Book Club Pick: June 2016
Author: Laurie Halse Anderson
Series: Stand alone novel
Country: United States
Publisher: Farrar Straus Giroux
First Published: 1999
From her first moment at Merryweather High, Melinda Sordino knows she’s an outcast. She busted an end-of-summer party by calling the cops – a major infraction in high-school society – so her old friends won’t talk to her, and people she doesn’t know glare at her. She retreats into her head, where the lies and hypocrisies of high school stand in stark relief to her own silence, making her all the more mute. But it’s not so comfortable in her head, either – there’s something banging around in there that she doesn’t want to think about. Try as she might to avoid it, it won’t go away, until there is a painful confrontation. Once that happens, she can’t be silent – she must speak the truth. In this powerful novel, an utterly believable, bitterly ironic heroine speaks for many a disenfranchised teenager while learning that, although it’s hard to speak up for yourself, keeping your mouth shut is worse.
The novel opens with Melinda Sordino starting her high school freshman year. She has been ostracised by her friends and fellow students after she called the cops at a summer party. It is clear that something happened. I think most readers will be able to predict what happened at the party but I won’t spoil it.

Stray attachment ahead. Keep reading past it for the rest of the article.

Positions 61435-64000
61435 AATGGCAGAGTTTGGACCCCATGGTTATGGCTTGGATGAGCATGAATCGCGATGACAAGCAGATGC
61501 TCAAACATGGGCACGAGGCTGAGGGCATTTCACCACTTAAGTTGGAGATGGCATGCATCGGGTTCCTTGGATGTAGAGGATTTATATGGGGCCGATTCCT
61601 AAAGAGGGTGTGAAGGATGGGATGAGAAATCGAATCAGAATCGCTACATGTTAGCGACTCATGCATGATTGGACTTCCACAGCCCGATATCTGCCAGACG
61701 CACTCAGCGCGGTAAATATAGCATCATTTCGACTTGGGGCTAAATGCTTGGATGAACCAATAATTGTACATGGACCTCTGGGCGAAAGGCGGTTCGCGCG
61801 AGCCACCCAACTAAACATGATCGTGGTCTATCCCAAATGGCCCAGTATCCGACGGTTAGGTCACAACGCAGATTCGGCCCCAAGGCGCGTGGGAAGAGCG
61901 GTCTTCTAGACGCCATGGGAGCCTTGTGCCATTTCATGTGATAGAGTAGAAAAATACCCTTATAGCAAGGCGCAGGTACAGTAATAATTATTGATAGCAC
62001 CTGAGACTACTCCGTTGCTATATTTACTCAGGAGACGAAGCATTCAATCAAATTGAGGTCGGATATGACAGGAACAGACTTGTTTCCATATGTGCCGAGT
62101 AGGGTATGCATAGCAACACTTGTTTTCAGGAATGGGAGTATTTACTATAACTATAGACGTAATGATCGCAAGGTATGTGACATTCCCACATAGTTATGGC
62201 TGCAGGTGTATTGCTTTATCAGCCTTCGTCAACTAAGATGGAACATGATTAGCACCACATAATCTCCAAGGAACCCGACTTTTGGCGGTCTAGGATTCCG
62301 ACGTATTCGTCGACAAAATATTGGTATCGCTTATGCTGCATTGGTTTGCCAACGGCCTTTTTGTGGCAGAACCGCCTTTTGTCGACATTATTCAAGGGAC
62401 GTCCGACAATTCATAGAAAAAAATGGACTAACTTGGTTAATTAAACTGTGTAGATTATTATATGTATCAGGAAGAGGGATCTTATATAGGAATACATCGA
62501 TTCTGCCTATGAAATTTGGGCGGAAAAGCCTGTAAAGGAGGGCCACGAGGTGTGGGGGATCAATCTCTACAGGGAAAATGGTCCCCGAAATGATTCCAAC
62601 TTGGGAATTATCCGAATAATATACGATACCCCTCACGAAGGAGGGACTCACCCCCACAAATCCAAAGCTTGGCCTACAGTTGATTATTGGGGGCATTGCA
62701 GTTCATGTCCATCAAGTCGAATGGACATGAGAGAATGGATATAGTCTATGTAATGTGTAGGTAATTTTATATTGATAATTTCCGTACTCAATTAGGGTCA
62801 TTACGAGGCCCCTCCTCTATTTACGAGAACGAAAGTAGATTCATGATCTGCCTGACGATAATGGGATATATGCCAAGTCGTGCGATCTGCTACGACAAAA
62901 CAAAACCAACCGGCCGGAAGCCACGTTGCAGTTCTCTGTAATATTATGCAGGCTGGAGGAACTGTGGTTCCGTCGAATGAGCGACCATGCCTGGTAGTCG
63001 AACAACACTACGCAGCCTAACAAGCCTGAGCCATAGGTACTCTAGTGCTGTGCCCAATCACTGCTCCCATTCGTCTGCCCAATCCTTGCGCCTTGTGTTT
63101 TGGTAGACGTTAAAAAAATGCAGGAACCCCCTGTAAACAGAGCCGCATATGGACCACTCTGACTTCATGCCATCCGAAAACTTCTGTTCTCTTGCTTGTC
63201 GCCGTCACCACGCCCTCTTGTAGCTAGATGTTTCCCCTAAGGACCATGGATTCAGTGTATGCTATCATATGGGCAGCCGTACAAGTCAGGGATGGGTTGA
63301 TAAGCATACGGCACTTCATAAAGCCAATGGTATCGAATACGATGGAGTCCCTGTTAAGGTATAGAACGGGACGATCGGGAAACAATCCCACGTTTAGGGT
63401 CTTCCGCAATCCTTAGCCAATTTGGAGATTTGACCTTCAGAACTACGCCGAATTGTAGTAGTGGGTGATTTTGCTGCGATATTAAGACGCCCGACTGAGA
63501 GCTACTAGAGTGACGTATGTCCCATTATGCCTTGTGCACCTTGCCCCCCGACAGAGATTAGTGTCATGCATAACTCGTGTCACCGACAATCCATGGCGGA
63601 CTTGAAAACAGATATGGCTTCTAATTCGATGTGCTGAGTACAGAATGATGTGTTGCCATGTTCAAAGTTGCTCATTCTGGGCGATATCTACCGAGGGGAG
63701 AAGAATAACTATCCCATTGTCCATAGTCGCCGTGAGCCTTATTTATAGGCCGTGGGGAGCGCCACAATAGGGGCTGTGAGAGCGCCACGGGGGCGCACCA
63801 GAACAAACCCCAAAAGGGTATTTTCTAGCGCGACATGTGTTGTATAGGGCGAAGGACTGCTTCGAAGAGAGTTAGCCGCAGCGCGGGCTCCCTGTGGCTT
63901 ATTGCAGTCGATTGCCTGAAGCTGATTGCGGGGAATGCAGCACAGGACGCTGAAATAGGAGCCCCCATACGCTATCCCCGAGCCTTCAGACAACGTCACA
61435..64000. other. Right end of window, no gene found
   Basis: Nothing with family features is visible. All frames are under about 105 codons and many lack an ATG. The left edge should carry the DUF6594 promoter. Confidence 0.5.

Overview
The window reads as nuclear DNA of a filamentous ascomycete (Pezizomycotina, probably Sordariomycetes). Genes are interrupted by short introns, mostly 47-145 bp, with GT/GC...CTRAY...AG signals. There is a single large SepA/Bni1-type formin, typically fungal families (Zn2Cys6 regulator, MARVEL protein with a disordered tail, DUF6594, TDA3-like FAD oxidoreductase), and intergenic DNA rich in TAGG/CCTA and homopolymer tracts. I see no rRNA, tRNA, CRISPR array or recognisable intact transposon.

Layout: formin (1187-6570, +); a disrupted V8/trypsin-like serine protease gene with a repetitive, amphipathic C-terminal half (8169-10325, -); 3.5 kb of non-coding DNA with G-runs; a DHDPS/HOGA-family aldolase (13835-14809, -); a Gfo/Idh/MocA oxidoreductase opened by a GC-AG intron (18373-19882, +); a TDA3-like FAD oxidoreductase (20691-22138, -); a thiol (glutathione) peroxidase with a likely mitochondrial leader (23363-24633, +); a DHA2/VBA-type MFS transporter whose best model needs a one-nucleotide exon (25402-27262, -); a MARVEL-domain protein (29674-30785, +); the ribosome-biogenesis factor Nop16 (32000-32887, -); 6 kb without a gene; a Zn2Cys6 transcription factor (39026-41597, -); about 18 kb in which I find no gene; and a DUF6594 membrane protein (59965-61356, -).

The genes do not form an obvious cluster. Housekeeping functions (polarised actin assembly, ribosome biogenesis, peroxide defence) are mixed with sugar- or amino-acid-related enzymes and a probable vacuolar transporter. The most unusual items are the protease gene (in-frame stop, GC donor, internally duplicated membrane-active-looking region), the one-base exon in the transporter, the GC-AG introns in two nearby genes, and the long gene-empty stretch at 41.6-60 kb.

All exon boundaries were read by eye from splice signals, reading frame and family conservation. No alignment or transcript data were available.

At school Melinda is befriended by a new girl Heather, only to later be ditched for ‘the Marthas’ a group of popular girls.
She becomes more depressed (Melinda is probably suffering from undiagnosed post traumatic stress disorder) and begins to skip school and frequently challenges parental and authority figures, who see her silence simply as attention seeking behaviour.
There are also literary parallels with Nathaniel Hawthorne’s The Scarlet Letter (1850), which Melinda is studying in English. Hester Prynne, the central character of The Scarlet Letter, like Melinda is a social outcast. Melinda also has a poster of author / poet Maya Angelou in her closet. Angelou was a outsider like Melinda and her autobiography I Know Why the Caged Bird Sings (1969) had been banned by the school.
The novel is written in first person and almost reads like Melinda’s diary. Anderson uses a non-linear narrative with flashbacks disrupting the present. This fragmented narrative structure illustrates Melinda’s depressed state and the trauma she has suffered.
Also what is interesting is that Melinda works through her depression and PSTD herself without seeking professional help, although she does receive support from her lab partner David Petrakis and her art teacher Mr. Freeman.
This coming-of-age problem novel is about a young woman finding her own voice, and speaking up and allowing the truth to set her free. It is a powerful piece of writing for a debut novel.
In 2004 a film version directed by Jessica Sharzer starring Kristin Stewart screened at the Sundance Film Festival and screened on Showtime and Lifetime the following year.
Source: I borrowed a copy of this book from my public library.